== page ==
During the communist period, the regime erected a large number of so-called lapidars in virtually every village, town, and city in Albania. These concrete monoliths on the one hand functioned as monuments commemorating a variety of “heroes of the nation” and “partizans” but on the other also monumentalized the presence of the communist party in every part of the country. Their function as markers of social progress as well as commemoration is clearly shown in the 1984 Kinostudio documentary “Lapidari.” The ubiquity of these monumental structures and their relative opacity in the current cityscape – neither being demolished nor maintained, but having largely fallen into disrepair – makes them emblematic of the common attitude toward the undigested communist past of Albania. Moreover, they are unique cultural asset to Albania and mapping their presence would be essential to develop cultural tourism, as well as foreign and domestic research interest.
The research project “Albanian Lapidar Survey” involves archival research into the construction and topography of all lapidars in Albania and their historical context. Moreover, an effort will be made to photograph and geotag all remaining lapidars in Albania, the results of which will be disseminated online as well as in the publication of a catalogue raisonné. Although forms of communist monumentality have led to a number of artistic projects in other post-communist countries such as ex–Yugoslavia and Bulgaria, the current project intends to overcome a mere esthetic appreciation of communist architecture but rather provide a thorough documentation of a unique mode of communist monumentality, making them accessible as possible for future research through an online database and open access publication.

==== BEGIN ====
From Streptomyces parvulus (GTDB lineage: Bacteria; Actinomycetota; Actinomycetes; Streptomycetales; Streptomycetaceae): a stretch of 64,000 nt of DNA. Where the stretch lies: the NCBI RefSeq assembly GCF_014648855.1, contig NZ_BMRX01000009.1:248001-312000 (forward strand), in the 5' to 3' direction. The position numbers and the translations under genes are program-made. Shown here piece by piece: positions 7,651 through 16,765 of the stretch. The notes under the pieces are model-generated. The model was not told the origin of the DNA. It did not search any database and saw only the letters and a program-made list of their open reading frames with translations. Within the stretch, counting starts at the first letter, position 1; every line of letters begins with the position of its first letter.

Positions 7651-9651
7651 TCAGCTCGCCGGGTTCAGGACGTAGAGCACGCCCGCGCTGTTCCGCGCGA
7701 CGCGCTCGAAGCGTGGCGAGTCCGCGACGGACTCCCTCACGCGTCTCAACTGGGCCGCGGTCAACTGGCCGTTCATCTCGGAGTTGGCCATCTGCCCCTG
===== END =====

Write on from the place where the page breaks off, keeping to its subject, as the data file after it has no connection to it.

During June and July 2014, 50 days of field work have been undertake by researcher Vincent W.J. van Gerven Oei, photographer Marco Mazzi, and assistant photographer Xheni Alushi. The final two-volume catalogue, to appear in a bilingual (English/Albanian) edition and as free PDF at Punctum Books, Brooklyn, will contain contributions by Julian Bejko, Matthias Bickert, Raino Isto, Kosta Giakoumis, Gëzim Qëndro, and Muharrem Xhafa, as well as archive material